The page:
by Ana Spider for Publica
There are two very names in the accounts of violence suffered by producers of southern Lábrea (Amazon): Celso Ribeiro and Nile Lemos. Besides being owners of large tracts of land in the region, farmers have another thing in common: they are in the list of people investigated for the crimes of illegal logging, illegal appropriation of public lands, personal injury and death threat to rural leadership. Many had already ordered remand.
Celso Ribeiro owns the cattle ranch Agua Verde and was mayor of Senator Guimard in Acre. He appears in the police investigation as the instigator of the action of four of its employees, known as “De Manaus”, “Daziel”, “Polish” and “Sebastian” – all ordered the arrest and later repealed.
According to farmers interviewed by the report, Celso had started to invade their land in 2009. According to testimony, after putting a fence and a gate, an employee would have begun to make a “round” to force out of living in place for decades. The reports back that he would shoot up, and at least once, the shot would have picked up in a house.
“Celso hired some 15 gunmen to threaten us,” says a producer who lived on site for over 30 years and was expelled by the gang. She has been threatened, and not to be identified because he fears retaliation.“They went shooting up, they were going to our heads. They fence and gate for us not to go in our own land and put a guardhouse with guaxeba [security] armed. “
Celso did not respond to interview request seeking comment.
Now “Dr. Nilo,” Lemos is known as the Nile in the region, owns the farm New River. The farm moves within an area where they lived more than 30 rubber workers – many of whom were born there and petitioning to turn the land into extractive area.
You can see the fences and signs with the name of the farm closing tracks where the rubber came home.Frightened by the threats allegedly made by armed employees of the farm, some located by the report include rubber tappers who had to flee. Those who resist are increasingly trapped. With the passages blocked, they can only get home by the river. Still, there are days when the course dawns blocked by logs, blocking the passage.
These reports were collected by the report and are formalized in complaints forwarded by the Pastoral Land Commission and the Central Union of Workers for the federal government and the Amazon. The tappers do not want to be identified for fear of reprisals.
According to testimonies collected by the report, the rubber tappers live with daily violence. One would have happened four years ago. After closing the roads and warn that they could not enter the land where they live and work, a group of gunmen had come to do in the area round. In one, three men with rifles had mated with a 14 year old boy who was hunting on the field where he was born. The report says they searched the young man and then mocked him with threats and physical assaults.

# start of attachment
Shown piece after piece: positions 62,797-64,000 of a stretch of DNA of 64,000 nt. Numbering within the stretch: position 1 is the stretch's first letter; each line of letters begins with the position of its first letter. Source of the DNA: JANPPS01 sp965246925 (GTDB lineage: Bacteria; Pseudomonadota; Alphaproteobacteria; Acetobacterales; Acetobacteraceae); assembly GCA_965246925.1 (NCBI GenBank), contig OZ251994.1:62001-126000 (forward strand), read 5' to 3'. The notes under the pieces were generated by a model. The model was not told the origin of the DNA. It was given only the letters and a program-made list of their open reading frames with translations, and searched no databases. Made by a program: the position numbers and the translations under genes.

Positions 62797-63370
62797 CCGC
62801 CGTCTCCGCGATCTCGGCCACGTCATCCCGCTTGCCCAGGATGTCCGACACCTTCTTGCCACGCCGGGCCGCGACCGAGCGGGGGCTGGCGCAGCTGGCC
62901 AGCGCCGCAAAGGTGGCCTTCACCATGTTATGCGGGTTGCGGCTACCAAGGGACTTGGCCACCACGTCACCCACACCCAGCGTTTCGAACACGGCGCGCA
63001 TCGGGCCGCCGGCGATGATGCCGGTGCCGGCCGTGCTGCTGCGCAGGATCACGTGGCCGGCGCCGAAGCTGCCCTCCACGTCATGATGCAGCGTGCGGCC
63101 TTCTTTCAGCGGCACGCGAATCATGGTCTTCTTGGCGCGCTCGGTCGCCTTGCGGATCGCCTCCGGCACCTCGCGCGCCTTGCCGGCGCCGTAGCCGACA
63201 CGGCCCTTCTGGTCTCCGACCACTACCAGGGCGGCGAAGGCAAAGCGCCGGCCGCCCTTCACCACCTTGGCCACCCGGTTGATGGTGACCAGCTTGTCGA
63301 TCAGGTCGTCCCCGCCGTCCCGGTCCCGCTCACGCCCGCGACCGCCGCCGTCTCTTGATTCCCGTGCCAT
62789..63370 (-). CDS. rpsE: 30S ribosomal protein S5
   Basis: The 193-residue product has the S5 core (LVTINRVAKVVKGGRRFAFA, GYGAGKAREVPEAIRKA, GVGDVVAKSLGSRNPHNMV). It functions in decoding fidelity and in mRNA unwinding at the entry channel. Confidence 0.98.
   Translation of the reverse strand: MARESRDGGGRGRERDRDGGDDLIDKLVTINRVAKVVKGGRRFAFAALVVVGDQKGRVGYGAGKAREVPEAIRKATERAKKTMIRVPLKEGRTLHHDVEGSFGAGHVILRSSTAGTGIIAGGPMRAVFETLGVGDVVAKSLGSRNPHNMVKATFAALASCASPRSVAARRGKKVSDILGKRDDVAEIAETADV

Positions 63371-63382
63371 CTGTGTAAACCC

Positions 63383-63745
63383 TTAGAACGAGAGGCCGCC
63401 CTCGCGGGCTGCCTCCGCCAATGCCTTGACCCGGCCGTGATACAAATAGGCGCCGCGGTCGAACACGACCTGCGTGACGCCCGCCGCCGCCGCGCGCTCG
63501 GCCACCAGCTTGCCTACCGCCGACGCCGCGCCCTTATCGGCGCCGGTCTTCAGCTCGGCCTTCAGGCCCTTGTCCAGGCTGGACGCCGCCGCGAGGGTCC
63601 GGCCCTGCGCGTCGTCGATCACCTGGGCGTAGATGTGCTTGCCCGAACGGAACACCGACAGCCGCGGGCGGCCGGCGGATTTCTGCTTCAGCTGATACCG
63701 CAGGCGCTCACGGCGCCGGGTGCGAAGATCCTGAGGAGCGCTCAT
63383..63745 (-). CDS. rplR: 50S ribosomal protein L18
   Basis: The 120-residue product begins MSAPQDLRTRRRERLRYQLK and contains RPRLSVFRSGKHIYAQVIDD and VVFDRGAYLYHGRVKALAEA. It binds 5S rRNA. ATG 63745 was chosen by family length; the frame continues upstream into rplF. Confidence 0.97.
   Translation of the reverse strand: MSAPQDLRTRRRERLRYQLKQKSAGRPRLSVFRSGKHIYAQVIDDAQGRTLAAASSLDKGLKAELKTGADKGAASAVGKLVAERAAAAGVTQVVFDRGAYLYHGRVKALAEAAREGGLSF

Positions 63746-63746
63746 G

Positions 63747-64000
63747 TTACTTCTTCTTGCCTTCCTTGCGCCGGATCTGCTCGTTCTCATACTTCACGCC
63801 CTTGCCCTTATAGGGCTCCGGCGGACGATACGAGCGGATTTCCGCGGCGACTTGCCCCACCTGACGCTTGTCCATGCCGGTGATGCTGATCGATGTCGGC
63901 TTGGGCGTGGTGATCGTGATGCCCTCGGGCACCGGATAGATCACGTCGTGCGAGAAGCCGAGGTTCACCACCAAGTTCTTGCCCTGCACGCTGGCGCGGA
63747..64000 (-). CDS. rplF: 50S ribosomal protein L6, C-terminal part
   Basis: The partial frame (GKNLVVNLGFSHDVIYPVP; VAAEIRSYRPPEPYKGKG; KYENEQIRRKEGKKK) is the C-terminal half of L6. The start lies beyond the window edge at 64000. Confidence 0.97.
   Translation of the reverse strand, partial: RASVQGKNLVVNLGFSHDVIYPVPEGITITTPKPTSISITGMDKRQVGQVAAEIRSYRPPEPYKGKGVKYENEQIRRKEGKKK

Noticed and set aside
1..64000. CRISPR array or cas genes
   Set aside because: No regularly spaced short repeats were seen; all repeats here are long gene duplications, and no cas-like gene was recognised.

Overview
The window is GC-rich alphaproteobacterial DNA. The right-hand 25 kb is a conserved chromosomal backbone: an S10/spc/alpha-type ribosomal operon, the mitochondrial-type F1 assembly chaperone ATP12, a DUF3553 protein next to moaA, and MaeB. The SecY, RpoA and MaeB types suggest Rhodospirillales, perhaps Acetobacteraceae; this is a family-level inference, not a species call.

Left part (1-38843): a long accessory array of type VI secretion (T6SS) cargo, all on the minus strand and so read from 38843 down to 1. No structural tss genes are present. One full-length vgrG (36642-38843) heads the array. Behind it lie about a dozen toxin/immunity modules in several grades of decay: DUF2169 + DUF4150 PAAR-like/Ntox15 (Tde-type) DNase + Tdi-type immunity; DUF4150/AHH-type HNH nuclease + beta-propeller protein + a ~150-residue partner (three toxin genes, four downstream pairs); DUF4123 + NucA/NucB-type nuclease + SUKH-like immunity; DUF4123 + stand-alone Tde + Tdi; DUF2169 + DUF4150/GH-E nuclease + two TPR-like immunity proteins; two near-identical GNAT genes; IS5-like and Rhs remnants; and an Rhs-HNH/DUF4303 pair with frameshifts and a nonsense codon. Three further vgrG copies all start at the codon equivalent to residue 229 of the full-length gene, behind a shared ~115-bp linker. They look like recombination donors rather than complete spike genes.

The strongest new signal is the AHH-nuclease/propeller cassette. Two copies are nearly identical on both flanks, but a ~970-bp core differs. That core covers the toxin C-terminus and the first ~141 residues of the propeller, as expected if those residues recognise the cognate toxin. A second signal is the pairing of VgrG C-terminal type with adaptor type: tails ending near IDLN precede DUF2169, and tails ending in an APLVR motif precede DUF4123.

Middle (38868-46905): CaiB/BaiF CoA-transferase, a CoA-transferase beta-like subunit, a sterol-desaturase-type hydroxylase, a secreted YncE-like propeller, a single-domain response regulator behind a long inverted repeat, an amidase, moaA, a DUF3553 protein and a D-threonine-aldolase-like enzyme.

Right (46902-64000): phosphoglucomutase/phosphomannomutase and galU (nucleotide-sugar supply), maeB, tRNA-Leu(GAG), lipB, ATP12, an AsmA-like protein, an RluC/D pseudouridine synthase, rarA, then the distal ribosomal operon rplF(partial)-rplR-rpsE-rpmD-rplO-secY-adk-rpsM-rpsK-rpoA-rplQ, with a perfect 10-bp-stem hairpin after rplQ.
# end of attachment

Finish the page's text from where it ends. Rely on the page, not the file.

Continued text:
According to reports, the standard procedure of the group with the adult is doing a magazine and then take the rubber to the farm for “liberation.” There are several reports of rubber tappers who have been forced to walk miles under fire from pistols to achieve liberation. Some gunmen would use language police, saying that the rubber “is being held.” There are reports of people who saw the group wearing uniforms with pattern mimicking the Army: pants, shirt and boots, combat boots.
Wanted by the report, Nile Lemos did not interview. The report received the return of a man who identified himself as a farmer’s son and lawyer, but that did not authorize the publication of his name. He said there are no conflicts in the New River farm and that the report will be processed to publish “such information untrue.”
Besides being part of a police investigation, the case of New River farm is well known by those who work in the region. “Nile is a great farmer, a logger, their lands are almost all public. The area it is considered one of the causes that most land disputes, “says Judge Gercino José da Silva Filho, agricultural ombudsman National Ministry of Agrarian Development. He believes that the case is so clear that Nile will hardly win any titles for these farms when the program Legal Land complete the process of regularization in the region .
But there may be different understandings within the same ministry. According to Shirley Birth ,secretary Regularization of the Amazon, there is, so far, 21 titles in South Lábrea denied. But the team found no farm within these properties. “The areas that had the title were denied the woods, found nothing. Thus, it has taken over the land and we will not give notice [to the farmer to leave]. “He says.The secretary need not know, but if the farm has been considered the New River.
During the interview, the secretary did not use the word “land grabbing”. She replaced by the term “subdivision of public land” and “misuse of land from the union.” When asked if he was deliberately avoiding the word, Shirley said: “Some people have more hectares of land may be settled, the average owner can not be called a squatter. I do not want to commit injustices. “